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EGEB: Here are the top 10 countries leading the move to green energy

In today’s Electrek Green Energy Brief (EGEB):

  • The WEF has analyzed the renewable energy transition of 115 countries. Here’s who’s leading.
  • US CO2 emissions are expected to decrease by 11% in 2020.
  • More than 300 businesses are calling for climate solutions in US economic recovery plans.

The Electrek Green Energy Brief (EGEB): A daily technical, financial, and political review/analysis of important green energy news.

Top 10 renewable transition leaders

The World Economic Forum has released the Energy Transition Index 2020, a “a fact-based ranking intended to enable policy-makers and businesses to plot the course for a successful energy transition.” The index analyzes the energy sectors of 115 countries.

Europe is clearly leading the world in the transition to renewables. The 10 countries most prepared for the energy transition are, with 1 being the best:

  1. Sweden
  2. Switzerland
  3. Finland
  4. Denmark
  5. Norway
  6. Austria
  7. United Kingdom
  8. France
  9. Netherlands
  10. Iceland

The UK and France are the only two G20 economies in the top 10. The progress of the US, ranked 32nd, has been impeded by policy decisions. China is ranked 78th, and “currently has the world’s largest solar PV and onshore wind capacity.” However, China is also the largest producer and consumer of coal in the world. Argentina, India, and Italy have shown consistent strong improvements annually.

This year’s report is unusual, as the COVID-19 pandemic has thrown up some new factors:

  • The erosion of almost a third of global energy demand
  • Unprecedented oil price volatilities and subsequent geopolitical implications
  • Delayed or stalled investments and projects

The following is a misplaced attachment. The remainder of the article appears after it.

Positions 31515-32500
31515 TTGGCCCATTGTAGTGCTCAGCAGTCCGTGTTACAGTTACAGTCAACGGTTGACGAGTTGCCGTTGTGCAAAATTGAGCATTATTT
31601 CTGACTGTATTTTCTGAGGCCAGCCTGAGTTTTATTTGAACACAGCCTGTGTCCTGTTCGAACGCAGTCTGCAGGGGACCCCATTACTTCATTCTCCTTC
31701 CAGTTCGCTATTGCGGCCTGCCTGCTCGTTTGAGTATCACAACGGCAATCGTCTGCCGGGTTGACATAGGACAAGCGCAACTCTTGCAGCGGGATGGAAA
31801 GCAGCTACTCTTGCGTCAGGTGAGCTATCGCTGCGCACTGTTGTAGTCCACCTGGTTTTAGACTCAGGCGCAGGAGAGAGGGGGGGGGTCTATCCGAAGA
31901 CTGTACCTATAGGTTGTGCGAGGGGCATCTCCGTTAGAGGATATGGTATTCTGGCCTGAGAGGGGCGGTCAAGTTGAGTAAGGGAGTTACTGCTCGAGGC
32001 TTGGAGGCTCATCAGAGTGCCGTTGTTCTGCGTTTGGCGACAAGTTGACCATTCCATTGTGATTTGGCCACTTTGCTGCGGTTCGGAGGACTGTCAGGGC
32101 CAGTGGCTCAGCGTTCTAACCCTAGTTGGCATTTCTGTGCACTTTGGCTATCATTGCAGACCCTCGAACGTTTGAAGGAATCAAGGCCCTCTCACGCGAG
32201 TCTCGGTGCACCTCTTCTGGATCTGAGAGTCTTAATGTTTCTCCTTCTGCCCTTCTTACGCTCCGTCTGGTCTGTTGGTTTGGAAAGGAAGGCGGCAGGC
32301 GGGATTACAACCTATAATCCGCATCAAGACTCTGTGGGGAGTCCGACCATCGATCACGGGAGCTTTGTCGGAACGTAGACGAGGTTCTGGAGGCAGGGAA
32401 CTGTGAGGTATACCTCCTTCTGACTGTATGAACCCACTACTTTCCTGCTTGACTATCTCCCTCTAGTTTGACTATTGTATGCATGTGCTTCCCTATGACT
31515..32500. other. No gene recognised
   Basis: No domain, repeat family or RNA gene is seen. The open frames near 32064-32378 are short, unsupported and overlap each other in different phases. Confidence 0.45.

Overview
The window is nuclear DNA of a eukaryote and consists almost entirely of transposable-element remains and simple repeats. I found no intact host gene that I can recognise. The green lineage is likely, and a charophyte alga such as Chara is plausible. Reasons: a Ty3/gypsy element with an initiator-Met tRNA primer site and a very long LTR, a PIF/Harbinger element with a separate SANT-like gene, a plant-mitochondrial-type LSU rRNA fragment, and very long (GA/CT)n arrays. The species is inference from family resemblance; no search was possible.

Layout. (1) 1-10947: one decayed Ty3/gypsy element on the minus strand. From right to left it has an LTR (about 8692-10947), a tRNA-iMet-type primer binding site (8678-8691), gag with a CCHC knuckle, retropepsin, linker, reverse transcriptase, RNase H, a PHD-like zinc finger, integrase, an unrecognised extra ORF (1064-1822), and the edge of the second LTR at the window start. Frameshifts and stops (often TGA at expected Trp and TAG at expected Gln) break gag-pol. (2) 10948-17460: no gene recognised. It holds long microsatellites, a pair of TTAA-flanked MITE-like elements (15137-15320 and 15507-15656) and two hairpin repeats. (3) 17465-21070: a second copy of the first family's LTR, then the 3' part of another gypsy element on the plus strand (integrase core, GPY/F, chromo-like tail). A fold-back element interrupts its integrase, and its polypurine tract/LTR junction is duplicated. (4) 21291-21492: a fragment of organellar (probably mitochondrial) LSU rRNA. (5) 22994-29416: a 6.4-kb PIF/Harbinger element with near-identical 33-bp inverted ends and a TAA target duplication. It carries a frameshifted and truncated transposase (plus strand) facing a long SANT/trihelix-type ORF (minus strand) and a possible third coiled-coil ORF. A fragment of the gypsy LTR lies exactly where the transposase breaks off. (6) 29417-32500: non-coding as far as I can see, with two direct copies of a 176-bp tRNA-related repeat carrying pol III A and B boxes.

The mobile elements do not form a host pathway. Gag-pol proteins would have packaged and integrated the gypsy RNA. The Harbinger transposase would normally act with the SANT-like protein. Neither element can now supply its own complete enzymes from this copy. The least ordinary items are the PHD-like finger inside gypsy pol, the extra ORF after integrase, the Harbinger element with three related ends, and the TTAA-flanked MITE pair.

• Uncertainties over the employment prospects of millions of energy‑sector workers

But the need for sustainable energy has never been greater as climate change continues to loom.

Roberto Bocca, head of energy & materials at the World Economic Forum, said:

The coronavirus pandemic offers an opportunity to consider unorthodox intervention in the energy markets, and global collaboration to support a recovery that accelerates the energy transition once the acute crisis subsides.

COVID-19 will plunge US emissions in 2020

In 2019, US emissions decreased by 2.8%. In 2020, the US Energy Information Administration (EIA) predicts that carbon dioxide emissions will decrease by 11% (572 million metric tons) in 2020. The massive drop, a record, will be the result of restrictions on business and travel and slowing economic growth related to COVID-19.

Further, as the New York Times reports:

In just the first four and a half months of this year, America’s fleet of wind turbines, solar panels, and hydroelectric dams have produced more electricity than coal on 90 separate days — shattering last year’s record of 38 days for the entire year. On May 1 in Texas, wind power alone supplied nearly three times as much electricity as coal did.

The US will produce more electricity this year from renewable power than from coal for the first time.

However, the EIA also forecasts that in 2021, energy-related CO2 emissions will increase by 5% as the economy recovers and stay-at-home orders are lifted. Which leads us to…

Corporates want renewables in recovery plans

CEOs and other representatives from more than 300 businesses, “LEAD on Climate 2020,” have called on US Congress to rebuild a more resilient, sustainable economy from COVID-19.

Sustainability nonprofit Ceres, who is supporting the group of businesses, reports:

LEAD on Climate 2020 [made] the case to US House and Senate lawmakers on both sides of the aisle that a climate-smart recovery is needed to build back better from the economic downturn. In virtual meetings with lawmakers, participating companies and investors will urge Congress to protect against future shocks and systemic risks stemming from the ongoing climate crisis.

Specifically, they called for:

  • An accelerated transition to a net-zero emissions economy by 2050 or sooner
  • More investment in resilient infrastructure
  • Effective climate solutions — including those that fully leverage the job opportunities of zero-carbon industries
  • Support for longer-term, market-wide policy mechanisms such as a price on carbon

Businesses participating in LEAD on Climate 2020 include General Mills, Microsoft, Visa, and Nike. The businesses include more than a dozen Fortune 500 firms and represent combined annual revenues of more than $1 trillion and a shared market valuation of nearly $11.5 trillion. They employ more than 3 million people.

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Avatar for Michelle Lewis Michelle Lewis

Michelle Lewis is a writer and editor on Electrek and an editor on DroneDJ, 9to5Mac, and 9to5Google. She lives in St. Petersburg, Florida. She has previously worked for Fast Company, the Guardian, News Deeply, Time, and others. Message Michelle on Twitter or at Check out her personal blog.